SECURITY

US National Security Agency

Blimp protest over NSA data centre in Utah

PUBLISHED : Sunday, 29 June, 2014, 5:54am
UPDATED : Sunday, 29 June, 2014, 5:54am

Three activist groups flew a blimp bearing the words "Illegal Spying Below" over the US National Security Agency's data centre in the state of Utah in protest against the federal government's mass surveillance programmes.

The 41-metre blimp flew over the hi-tech facility for an hour.

It was launched by the environmental group Greenpeace, which owns it, digital rights activists the Electronic Frontier Foundation and a conservative political organisation, the Tenth Amendment Centre.

An NSA spokesman declined to comment, but noted there was no restricted airspace over the data centre, housed in the grounds of a Utah National Guard camp.

The blimp protest coincided with the launch of an online campaign that rates members of Congress on actions the activists say either further or stop data collection efforts by the NSA.

On Friday, the agency for the first time released data on the scope of some of its most sensitive foreign intelligence-gathering efforts, saying it had targeted nearly 90,000 foreign persons or organisations for surveillance through US companies last year.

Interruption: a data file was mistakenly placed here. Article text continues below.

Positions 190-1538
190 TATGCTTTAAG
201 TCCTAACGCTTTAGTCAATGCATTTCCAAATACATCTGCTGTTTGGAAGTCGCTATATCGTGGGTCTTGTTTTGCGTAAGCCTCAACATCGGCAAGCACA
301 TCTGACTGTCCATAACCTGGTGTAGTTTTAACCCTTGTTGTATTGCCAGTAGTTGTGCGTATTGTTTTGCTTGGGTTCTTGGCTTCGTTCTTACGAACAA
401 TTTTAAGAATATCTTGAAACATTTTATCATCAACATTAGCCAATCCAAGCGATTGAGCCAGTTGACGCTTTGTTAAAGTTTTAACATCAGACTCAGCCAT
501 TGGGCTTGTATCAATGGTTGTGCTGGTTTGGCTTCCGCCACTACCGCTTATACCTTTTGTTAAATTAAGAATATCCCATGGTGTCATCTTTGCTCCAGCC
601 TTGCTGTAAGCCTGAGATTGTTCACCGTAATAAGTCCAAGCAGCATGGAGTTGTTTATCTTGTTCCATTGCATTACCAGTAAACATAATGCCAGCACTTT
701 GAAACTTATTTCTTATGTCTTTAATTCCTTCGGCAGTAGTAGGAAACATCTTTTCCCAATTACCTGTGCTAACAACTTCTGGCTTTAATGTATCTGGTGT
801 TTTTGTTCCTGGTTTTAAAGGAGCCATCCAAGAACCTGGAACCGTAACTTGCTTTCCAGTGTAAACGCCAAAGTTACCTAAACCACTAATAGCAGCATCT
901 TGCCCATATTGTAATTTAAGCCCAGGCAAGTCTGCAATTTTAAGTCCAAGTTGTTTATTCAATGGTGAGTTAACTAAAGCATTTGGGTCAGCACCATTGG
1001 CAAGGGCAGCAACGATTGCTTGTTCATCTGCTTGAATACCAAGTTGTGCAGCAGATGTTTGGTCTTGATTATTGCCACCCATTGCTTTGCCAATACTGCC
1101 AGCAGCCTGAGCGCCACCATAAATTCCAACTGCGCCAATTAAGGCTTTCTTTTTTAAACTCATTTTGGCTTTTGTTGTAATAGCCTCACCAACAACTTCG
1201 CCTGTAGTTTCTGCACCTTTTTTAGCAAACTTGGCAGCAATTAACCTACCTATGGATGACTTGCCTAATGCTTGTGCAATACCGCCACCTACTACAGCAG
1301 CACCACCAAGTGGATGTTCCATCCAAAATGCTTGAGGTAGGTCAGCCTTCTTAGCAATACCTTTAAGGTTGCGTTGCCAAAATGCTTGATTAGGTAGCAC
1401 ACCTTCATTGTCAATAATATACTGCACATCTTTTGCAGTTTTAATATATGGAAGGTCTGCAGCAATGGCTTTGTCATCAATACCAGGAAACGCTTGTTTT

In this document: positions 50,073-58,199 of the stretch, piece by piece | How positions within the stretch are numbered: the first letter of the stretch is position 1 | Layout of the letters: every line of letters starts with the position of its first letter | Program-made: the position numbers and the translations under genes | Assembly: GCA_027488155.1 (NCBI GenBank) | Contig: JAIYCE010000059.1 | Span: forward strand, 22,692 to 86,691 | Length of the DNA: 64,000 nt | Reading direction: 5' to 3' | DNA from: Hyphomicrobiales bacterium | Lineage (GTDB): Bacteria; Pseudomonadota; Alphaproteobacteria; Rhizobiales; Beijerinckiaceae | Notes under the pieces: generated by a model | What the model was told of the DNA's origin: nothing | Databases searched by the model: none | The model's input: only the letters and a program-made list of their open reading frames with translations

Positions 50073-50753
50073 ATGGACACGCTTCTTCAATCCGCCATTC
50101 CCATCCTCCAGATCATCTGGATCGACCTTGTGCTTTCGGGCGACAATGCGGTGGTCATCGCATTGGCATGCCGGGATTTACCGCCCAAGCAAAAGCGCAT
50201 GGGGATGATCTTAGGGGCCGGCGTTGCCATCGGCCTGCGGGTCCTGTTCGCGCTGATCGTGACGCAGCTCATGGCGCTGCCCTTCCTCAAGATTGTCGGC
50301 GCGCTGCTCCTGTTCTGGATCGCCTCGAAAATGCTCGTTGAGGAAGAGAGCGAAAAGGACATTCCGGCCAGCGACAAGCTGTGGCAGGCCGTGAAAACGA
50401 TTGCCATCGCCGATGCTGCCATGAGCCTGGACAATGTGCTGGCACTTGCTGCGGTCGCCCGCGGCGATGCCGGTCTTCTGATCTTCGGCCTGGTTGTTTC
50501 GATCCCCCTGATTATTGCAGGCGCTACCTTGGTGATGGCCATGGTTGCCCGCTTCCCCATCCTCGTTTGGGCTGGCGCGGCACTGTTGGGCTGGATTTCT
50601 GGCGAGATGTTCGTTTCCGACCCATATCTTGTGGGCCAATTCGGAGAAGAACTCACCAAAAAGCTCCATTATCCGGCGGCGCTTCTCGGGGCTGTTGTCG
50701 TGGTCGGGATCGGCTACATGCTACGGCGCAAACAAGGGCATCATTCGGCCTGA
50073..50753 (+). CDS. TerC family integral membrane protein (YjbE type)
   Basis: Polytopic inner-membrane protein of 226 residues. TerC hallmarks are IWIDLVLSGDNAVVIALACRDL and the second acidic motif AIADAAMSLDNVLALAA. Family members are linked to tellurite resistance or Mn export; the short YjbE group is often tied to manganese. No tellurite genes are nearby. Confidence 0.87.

The release of the "transparency report" by the Office of the Director of National Intelligence, follows an order a year ago from US President Barack Obama to make public as much information as possible about certain sensitive surveillance programmes.

Some privacy advocates said the figure was not as high as they had expected, but that the report left out important data. It did not include figures on the number of Americans whose phone calls or e-mails were collected accidentally or because they were in contact with foreign targets.

"The intelligence community is hiding the extent to which this surveillance conducted without a warrant is impacting people in the United States, who have constitutional rights," said Gregory Nojeim, senior counsel for the Centre for Democracy and Technology.

Additional reporting by The Washington Post